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Winter blues contribute to Ohio’s high depression levels

Courtesy of MCT

Gray skies, cold weather and fallen snow have all contributed to a bleak feeling during the winter in Ohio, and recent increases in Ohio depression levels could be connected to the weather.

While a recent string of warmer days in central Ohio is out of the ordinary for this time of year, Ohio is consistently at the top of lists of people suffering from seasonal affective disorder.

Seasonal affective disorder, or SAD, is when a person suffers from episodes of depression that occur at a certain time of the year, usually during winter.

Daniel Strunk, an assistant professor in clinical psychology, said SAD can affect many Ohio residents during the winter months, because of the lack of sunlight.

“Seasonal Affective Disorder … is characterized by the onset of depression during the winter months, when there is less natural sunlight,” he said.

Strunk said generally this slight depression is temporary, and ends with the changing of the seasons.

“The depression generally lifts during spring and summer,” Strunk said.

Strunk did say, however, that the state you live in is not a particularly strong predictor of risk for depression.

Randy Nelson, professor and chair of Ohio State’s Neuroscience and Psychology departments agreed with Strunk by comparing depression numbers of California and Ohio.

“I didn’t note any differences in mood,” Nelson said. “The (pharmacy) data don’t suggest fewer prescriptions for anti-depressants in California versus Ohio.”

Michael Kurz, meteorologist for the National Weather Service, said the weather in Ohio has “slightly changed” over the past 30 years.

“The weather in Ohio from 1981 to 2010 has raised about a 10th of a degree in warmth,” but Kurz added. “It’s nothing too significant.”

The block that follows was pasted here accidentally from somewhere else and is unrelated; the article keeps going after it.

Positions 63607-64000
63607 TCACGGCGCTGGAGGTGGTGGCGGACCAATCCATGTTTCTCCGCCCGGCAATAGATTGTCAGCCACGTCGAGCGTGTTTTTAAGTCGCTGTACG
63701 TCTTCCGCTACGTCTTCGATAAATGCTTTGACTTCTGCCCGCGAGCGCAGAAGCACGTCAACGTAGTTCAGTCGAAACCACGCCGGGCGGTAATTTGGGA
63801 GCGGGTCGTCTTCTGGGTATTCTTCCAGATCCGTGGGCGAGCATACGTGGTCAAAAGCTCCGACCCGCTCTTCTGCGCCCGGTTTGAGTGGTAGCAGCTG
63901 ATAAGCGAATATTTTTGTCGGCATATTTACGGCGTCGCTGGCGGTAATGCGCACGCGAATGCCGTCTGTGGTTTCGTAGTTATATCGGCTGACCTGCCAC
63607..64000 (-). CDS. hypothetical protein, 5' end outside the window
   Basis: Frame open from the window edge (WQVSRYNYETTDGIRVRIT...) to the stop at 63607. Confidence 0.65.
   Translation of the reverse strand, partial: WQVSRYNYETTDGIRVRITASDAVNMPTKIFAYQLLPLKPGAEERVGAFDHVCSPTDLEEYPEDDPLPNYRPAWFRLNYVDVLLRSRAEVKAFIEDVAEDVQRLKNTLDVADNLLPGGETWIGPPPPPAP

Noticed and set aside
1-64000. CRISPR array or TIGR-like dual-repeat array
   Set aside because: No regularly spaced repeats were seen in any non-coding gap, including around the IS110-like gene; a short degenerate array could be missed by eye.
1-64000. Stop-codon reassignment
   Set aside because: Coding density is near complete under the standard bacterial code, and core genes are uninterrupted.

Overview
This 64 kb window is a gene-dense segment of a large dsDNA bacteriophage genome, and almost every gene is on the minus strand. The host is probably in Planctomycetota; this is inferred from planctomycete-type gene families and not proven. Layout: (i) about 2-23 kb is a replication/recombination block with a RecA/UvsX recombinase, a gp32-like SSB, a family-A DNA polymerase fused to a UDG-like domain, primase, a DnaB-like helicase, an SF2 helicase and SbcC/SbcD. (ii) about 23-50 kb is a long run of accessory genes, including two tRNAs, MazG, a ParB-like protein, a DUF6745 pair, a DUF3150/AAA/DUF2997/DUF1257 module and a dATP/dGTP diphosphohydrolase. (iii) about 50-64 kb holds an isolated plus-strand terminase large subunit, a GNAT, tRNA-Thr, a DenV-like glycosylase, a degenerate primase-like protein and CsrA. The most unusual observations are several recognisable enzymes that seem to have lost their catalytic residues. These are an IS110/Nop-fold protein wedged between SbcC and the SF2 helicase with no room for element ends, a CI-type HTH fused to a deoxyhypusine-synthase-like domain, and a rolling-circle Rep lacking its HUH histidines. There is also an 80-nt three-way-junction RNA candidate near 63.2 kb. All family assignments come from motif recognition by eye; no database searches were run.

Part of the unpredictable weather pattern that brings cold snow, light rain, fog and cold wind in central Ohio is due to its location.

“We often get extended periods of clouds streaming from the Great Lakes in Michigan,” Kurz said. “It goes from one extreme to another in no time and snow bands come often … the fact that we’re having thunderstorms in the middle of January shows how impressive these climate shifts are.”

Nelson said, however, unpredictable weather is not the decisive factor for depression in Ohio.

“The long-term effects of a month of gloomy gray skies of December in Ohio might negatively affect more moods than the unpredictability of weather in Ohio,” Nelson said.

Nelson said light energizes people’s moods.

“There is some evidence that bright sunny skies or bright lights do ‘energize’ people compared to gray or dark skies,” Nelson said.

Strunk said for those who suffer from depression, there are several common treatments.

“Light box therapy, anti-depressant medication and psychotherapy are commonly used in the treatment of SAD,” Strunk said.

Brad Stone, spokesman for the Substance Abuse and Mental Health Services Administration, said Ohio residents suffer from mental illnesses, like SAD, more than many other states.

“Ohio is ranked one of the top 10 states with serious mental illness,” Stone said.

Stone also said Ohio consistently ranks in the top 20 for suicides.

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